Meet the Cree-Métis priest responsible for helping coordinate Pope’s visit

When Fr. Cristino Bouvette was chosen to be the national liturgical coordinate for Pope Francis’ visit to Canada, he says he couldn’t believe it.

Bouvette seemed to be a perfect choice. He’s Cree-Metis on his father’s side, and Italian on his mother’s. Plus, he’s fluent in Italian.

“This is something in my wildest dreams that I’d never be doing or being asked to do,” Bouvette told APTN News. “Of course, it’s a huge honour. It’s a huge burden, too.

“I don’t want to get it wrong. There’s a lot that needs to be done, in a very particular way, in a very tight time, but at the same time there are people whose hearts and souls are wrapped up in this.”

Bouvette, who lives in Calgary, said he had some conflicting emotions when he heard about call to action No. 58 in the Truth and Reconciliation Commission’s final report. It called for the Pope to apologize for the harm caused by residential schools in Canada.

Bouvette’s grandmother was a survivor who attended the Edmonton Indian Residential School operated by the United Church.

“I was already a priest then; it stirred something in me,” he said. “Generally, just confusion about how I was to feel.

So I talked about it with (my) Kookum and asked about her perspective. How did she feel about this? Did she think this was necessary? She had a different perspective.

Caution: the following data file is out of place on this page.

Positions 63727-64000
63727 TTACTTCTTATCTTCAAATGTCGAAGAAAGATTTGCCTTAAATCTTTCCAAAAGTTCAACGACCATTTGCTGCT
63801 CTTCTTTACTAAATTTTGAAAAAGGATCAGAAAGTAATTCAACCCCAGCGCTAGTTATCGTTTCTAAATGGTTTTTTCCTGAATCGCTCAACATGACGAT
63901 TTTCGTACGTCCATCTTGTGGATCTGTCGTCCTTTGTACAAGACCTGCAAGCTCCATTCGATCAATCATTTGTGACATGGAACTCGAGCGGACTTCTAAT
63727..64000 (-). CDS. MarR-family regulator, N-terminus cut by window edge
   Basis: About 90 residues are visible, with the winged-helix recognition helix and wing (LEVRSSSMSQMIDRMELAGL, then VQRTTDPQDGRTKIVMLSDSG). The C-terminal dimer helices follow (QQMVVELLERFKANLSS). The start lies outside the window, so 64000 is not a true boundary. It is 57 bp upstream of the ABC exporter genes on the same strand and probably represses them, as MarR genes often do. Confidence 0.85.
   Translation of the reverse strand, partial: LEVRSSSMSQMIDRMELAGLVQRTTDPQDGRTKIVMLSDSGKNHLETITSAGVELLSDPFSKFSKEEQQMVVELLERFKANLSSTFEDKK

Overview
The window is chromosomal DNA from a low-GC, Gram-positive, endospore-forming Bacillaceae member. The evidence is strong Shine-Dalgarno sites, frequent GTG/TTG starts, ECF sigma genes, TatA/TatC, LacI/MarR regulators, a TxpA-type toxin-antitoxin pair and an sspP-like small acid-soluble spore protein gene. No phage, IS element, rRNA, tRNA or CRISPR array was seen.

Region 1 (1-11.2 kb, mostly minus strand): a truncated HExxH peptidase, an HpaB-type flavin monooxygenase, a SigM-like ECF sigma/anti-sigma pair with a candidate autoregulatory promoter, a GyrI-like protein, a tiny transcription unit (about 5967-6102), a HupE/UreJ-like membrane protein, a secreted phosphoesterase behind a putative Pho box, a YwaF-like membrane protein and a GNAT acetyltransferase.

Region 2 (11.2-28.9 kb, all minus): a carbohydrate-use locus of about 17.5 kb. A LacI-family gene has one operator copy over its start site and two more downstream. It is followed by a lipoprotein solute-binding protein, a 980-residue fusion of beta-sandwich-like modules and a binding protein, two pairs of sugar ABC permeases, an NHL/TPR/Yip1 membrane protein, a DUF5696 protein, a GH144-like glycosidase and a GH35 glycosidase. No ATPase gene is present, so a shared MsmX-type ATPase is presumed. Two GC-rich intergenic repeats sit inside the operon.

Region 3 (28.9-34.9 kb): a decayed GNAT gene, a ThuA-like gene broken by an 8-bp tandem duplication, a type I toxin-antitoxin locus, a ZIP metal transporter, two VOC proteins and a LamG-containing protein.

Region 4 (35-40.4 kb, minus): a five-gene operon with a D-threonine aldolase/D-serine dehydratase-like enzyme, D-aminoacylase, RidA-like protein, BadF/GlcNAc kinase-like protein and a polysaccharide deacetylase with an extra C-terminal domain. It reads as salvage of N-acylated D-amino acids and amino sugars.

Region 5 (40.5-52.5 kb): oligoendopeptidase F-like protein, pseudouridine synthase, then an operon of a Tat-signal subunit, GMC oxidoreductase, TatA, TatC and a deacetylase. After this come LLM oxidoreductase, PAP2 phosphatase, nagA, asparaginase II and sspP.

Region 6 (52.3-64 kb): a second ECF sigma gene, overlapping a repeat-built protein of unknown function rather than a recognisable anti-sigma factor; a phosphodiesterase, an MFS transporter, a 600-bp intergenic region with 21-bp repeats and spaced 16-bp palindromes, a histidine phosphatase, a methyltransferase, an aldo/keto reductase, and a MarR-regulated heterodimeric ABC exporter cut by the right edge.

“Because of where she was at in her life, and the path of reconciliation she herself had walked and experienced, she did not need to hear an apology from the Pope on Canadian soil.”

Read More: 

Road to Truth: The Pope’s Visit 

Bouvette said his grandmother, who died in 2019 at the age of 99, would be proud of his work.

“The joy, the honour that it would bring her, is a part of what motivated me throughout this process, as well.”

Bouvette has seen a wide range of reactions from parishioners about the visit and apology.

“There are those who are adamantly against the Pope coming to Canada,” he said. “They probably see this as too much an opportunity for the Church to get off the hook.

“I respect the people who have that perspective. I don’t agree with it because I know that it is not what we are trying to accomplish through this. But I do know, there are others who are so elated, especially with the elders.”

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